Wednesday, August 24, 2011


Can a book have a genome?  No, but the metaphor is useful, because it suggests a plan of analysis, mostly a matter of breaking things down into component parts and figuring out how they interact.  You know that hypothesis that five characteristics of human personality are likely to be inherited?  One report described them as below, having to use phrases because the characteristics don’t fit naturally in one word. 
  1. leadership (social potency) vs. social conformity (rule following)
  2. vulnerability to stress
  3. need for intimacy  (emotionally intense relationships)
  4. need to achieve
  5. impulsiveness vs. caution
These are not absolutely determined by heredity, but represent responsiveness to environment, such as family, community or school.  They can be shaped by life experience.
The url’s below describe a project that is along the same lines except they are trying to capture the “allele’s” that describe a book’s “personality.”  This is not book criticism, but an attempt to capture why people buy books.  What is it they are after?  What are the variations among different kinds of book reader preferences?  You are invited to participate at these websites.

The five “metrics,” as they call them, are sort of surprising -- at least to me.  These are not variables I think about when I choose a book.  I do know people who don’t like description and others who say they won’t read a book that moves slowly, but I really enjoy variety in what I read and am liable to be all over the map. “Five-star” ratings don’t help me at all, nor do the “people in your demographic liked . . .”  (I suppose that movie recommends like Netflix are not that different from book reviews on Amazon.)
Booklamp’s Five Metrics Defined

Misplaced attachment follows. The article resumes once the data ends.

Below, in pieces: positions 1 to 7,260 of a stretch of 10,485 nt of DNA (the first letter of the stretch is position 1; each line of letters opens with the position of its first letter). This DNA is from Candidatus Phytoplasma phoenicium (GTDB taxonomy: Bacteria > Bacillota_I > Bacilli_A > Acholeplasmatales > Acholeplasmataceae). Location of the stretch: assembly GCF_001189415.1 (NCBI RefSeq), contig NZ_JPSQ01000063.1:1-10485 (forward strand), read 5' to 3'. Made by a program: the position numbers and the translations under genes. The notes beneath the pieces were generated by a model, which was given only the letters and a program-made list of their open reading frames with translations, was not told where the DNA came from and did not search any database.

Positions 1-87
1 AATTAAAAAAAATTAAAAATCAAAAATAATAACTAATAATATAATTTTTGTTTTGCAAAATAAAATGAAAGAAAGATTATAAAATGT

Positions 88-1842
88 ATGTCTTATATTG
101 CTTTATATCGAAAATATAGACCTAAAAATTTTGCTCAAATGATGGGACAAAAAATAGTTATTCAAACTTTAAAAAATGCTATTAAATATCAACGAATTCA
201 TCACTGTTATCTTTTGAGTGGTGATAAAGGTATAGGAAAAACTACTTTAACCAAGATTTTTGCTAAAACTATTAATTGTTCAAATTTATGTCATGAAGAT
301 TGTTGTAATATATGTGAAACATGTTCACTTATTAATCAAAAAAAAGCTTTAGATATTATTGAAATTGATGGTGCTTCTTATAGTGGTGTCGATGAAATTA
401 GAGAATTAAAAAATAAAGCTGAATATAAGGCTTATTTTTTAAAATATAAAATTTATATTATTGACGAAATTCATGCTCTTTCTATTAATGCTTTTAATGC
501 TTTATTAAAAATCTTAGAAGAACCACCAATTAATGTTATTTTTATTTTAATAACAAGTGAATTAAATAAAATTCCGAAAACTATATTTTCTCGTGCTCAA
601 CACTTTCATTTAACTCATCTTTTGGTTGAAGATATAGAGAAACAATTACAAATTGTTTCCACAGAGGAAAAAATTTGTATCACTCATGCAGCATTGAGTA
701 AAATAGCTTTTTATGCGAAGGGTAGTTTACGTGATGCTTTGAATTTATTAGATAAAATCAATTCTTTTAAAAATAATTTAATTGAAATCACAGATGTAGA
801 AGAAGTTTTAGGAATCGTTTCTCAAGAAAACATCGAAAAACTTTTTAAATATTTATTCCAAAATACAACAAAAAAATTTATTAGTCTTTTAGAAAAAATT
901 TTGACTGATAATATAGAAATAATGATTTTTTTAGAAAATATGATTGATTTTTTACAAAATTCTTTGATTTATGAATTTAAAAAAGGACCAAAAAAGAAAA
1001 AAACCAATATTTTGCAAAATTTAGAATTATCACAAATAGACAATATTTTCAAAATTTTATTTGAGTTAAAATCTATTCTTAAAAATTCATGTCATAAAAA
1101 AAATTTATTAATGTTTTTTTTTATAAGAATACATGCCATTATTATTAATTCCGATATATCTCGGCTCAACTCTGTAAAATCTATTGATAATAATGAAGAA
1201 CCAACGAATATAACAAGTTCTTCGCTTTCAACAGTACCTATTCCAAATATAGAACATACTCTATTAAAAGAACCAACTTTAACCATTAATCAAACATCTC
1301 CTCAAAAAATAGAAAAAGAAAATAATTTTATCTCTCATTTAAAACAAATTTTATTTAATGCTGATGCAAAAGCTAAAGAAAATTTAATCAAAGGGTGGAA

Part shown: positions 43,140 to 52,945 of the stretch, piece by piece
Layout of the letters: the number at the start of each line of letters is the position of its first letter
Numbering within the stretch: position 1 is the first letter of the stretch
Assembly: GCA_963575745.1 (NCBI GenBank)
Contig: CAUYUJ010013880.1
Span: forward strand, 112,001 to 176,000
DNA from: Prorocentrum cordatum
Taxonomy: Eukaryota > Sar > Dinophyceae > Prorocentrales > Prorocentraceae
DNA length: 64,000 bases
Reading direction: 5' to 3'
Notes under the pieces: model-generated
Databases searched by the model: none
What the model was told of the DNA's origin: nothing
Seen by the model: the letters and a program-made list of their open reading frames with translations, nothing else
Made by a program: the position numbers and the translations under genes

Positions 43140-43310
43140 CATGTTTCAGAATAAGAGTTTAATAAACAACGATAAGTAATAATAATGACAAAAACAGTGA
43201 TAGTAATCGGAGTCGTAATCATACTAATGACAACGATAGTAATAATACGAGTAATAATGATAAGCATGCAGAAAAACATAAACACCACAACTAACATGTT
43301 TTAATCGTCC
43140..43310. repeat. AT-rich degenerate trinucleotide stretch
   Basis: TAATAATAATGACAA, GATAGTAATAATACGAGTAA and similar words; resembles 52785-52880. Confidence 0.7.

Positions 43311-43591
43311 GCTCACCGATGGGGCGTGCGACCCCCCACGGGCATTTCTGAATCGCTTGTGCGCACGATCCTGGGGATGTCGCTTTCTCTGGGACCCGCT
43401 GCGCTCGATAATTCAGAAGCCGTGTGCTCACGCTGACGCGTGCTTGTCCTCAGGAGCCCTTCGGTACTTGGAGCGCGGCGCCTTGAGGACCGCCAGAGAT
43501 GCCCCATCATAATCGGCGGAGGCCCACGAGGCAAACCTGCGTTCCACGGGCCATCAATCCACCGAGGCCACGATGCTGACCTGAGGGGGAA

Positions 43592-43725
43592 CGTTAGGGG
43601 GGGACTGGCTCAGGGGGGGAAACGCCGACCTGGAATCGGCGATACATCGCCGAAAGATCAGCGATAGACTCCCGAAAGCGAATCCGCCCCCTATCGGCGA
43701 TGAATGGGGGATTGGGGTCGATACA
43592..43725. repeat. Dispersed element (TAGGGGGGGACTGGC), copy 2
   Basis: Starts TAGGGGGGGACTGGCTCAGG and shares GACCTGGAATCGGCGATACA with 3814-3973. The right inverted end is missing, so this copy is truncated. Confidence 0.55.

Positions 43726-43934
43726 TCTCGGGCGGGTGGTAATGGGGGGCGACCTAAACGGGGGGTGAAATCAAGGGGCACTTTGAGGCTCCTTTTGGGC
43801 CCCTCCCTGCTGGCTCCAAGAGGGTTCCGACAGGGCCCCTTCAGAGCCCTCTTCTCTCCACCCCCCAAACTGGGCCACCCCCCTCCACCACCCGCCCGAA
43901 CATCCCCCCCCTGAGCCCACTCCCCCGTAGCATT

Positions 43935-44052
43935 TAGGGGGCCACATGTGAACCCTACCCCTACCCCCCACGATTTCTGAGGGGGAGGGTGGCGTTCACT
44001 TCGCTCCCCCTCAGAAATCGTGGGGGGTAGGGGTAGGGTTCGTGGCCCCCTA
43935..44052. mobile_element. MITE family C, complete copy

Motion: “Motion refers to the level of physical motion in a scene or book”.
Description: “Description refers to the level of descriptive language that the author uses in his or her writing.”
Pacing: “Pacing refers to the layout of the text on the page. A scene with high Pacing will have characteristics that quickly move the reader’s eye down the page.”
Density: “Density refers to the complexity of the text. Text with high Density will take longer to read than a text of equal length with low density.” 
Dialog: “Dialog refers to the amount of spoken text between two or more characters in a scene.”
I think I’ll try some exercises.  
MOTION, DESCRIPTION, FAST, LOW DENSITY, DIALOGUE with a character who is a leader, stressless, low need for intimacy, high need for achievement and impulsive.
The buffalo roundup was a pounding, dust-raising, earth-shaking mass of dark animals, humps heaving as they galloped forward, while the cowboys -- hats jammed on tight -- spurred their horses to keep up.  Honchoing the whole operation was Deke, slouched in the saddle as always, hanging back a little so he could see the whole mass, because he did NOT want anything to go wrong.  
Then he saw that a young bull was refusing to move and had taken a stand.  He was about to bolt over the horizon.  If the others followed his example, the herd would scatter.  
Yelling as loud as he could, he forced his horse straight at that buff, it’s horns gleaming in the sun.
“Get back in there, you sunnavabitch!  Or I’ll make you into a rug!”
Now I’ll flip it over.